Thursday, March 23, 2006


In a lover, I value two things the highest:
  1. Understanding.

  2. Acceptance.

Understanding: In the best of circumstances, communication is not easy. With differences in basic male-female personalities, distances, personal insecurities, outside influences and numerous other factors, communication is even more of a hit-or-miss thing. As such, a lover (or even a friend or colleague) who can just "get me" without needing too many explanations is invaluable and such a relief to deal with. With someone who doesn't understand us, so much time is taken up in explaining things, defining the norms and standards of the communication code and practices (I call this meta-conversation) that, we have less time for exchange of real information and messages, for sharing, for living, for loving. Meta-conversations are a waste of valuable time which could be better used in sharing and loving. I have been with people who just "get me" without the need for too many words, and I value them immensely.

Acceptance: While I am very reasonable and logical, I can also be a very tough person to deal with. I have my specific preferences, opinions, moods and stubborn quirks. The least productive thing for a lover (or anybody else for that matter), to do with me is to try to change me. Sorry, but won't happen. The harder they try, the more my in-built resistance kicks-in. One could try reasoning with me using logic (this is the best approach). If that does not work, I'd like it if they simply accepted me as I am and concentrated on working with what they got. The same thing applies to life also. Life can be extremely unpredictable, hard to tame and stubborn. I'd rather have a lover who is wise enough to accept things as they are and take a pragmatic approach, rather than get all emotional and unreasonable and mess up things even more than they actually are. Being unreasonable amidst difficulties in life results in the difficulties being multiplied several times. It is tragic to be an unreasonable lover because s/he usually indulge in such behavior to make things better, but things only get worse and s/he seems to be incapable of stopping the unreasonable actions. Women are more prone to such unreasonable behavior. A reasonable, accepting and pragmatic lover is worth her/his weight in gold. S/he has the power to make the difficult times appear less difficult and easier to deal with. Eventually, the difficulties just fade away.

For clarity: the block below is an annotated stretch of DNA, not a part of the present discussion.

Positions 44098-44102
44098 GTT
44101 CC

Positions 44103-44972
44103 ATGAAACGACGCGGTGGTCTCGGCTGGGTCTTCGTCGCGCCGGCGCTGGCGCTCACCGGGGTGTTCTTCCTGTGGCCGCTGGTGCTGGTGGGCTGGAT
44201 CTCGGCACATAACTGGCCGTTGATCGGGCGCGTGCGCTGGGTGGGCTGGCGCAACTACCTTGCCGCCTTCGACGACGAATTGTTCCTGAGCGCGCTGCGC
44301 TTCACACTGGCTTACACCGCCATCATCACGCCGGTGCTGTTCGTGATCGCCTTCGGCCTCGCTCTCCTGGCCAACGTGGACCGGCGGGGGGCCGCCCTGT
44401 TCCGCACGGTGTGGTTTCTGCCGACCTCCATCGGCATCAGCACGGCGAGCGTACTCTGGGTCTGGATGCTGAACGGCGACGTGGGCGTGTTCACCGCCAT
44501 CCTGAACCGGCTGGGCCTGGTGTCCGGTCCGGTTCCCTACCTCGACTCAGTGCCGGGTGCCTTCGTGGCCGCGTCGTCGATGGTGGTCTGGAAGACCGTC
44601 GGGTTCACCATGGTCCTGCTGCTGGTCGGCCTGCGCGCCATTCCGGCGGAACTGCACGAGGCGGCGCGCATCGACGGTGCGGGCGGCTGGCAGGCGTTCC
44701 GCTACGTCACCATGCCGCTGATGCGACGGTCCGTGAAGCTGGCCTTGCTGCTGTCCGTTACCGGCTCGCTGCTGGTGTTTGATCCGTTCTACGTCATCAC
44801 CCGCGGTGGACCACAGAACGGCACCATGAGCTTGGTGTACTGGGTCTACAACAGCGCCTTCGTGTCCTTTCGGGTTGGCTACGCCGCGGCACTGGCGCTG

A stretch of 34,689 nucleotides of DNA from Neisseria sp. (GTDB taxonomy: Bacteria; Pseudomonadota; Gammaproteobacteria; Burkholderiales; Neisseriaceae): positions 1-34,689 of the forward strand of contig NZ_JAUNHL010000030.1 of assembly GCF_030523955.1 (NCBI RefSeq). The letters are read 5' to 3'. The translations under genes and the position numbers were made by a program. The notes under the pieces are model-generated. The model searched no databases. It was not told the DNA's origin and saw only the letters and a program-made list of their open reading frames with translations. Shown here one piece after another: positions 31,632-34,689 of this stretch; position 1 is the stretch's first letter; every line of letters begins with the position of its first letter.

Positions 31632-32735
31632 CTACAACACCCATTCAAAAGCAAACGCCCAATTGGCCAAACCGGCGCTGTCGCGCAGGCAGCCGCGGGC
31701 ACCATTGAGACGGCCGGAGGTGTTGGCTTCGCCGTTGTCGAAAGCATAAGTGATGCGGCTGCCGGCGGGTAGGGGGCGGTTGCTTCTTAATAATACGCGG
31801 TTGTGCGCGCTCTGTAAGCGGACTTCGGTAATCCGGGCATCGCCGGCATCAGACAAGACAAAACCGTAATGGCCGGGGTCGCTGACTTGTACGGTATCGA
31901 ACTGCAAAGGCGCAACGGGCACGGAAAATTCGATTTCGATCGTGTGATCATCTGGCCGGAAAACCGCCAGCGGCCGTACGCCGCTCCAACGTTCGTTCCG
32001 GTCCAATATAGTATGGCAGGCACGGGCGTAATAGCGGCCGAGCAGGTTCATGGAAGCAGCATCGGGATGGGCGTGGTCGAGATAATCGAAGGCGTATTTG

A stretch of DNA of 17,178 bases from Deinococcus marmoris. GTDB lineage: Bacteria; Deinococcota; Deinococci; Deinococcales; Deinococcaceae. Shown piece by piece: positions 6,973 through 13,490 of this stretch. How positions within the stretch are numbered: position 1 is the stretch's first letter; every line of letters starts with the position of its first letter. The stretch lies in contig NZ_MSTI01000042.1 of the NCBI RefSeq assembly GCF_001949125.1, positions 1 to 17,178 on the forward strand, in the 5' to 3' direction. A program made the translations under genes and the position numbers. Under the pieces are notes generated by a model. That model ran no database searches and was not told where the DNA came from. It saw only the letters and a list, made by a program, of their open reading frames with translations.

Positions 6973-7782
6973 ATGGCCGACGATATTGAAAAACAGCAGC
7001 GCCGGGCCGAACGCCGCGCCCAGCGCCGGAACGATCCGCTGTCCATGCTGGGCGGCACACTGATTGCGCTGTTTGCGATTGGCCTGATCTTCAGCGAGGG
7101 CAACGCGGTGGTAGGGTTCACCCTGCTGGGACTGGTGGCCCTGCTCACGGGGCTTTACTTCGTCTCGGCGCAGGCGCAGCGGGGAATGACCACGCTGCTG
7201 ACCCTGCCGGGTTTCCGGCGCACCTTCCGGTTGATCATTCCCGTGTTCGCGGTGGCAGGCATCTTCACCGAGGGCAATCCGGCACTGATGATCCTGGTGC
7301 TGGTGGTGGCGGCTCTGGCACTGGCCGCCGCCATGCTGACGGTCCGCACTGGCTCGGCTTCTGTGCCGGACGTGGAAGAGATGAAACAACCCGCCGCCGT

Understanding and acceptance is what makes an empathetic friend or lover, a kindred spirit, a sahrdaya.


  1. Hi.

    With all that u r expecting from another person, it all depends on how much of a "sahrudayi" you are, right? There is a saying in Kannada that loosely translated means "claps are only when both hands join together." Sahrudaya simply means good heart and good and bad is tooo subjective.

  2. sahrdaya is generally used to refer to a friend. It means one with a similar heart, a kindred spirit. It does not really mean a good heart.

    Even fools usually know that it takes two hands to make a clap.

  3. You are telling this to a kannadiga! unless you are referring to some other language. Of course, sahrudaya means a good heart, "sa" always gives a positive meaning unlike "dhur" which gives a negative meaning. hrudaya simply means heart. It is not referred to just a friend, any passerby who helps us could have a sahrudaya.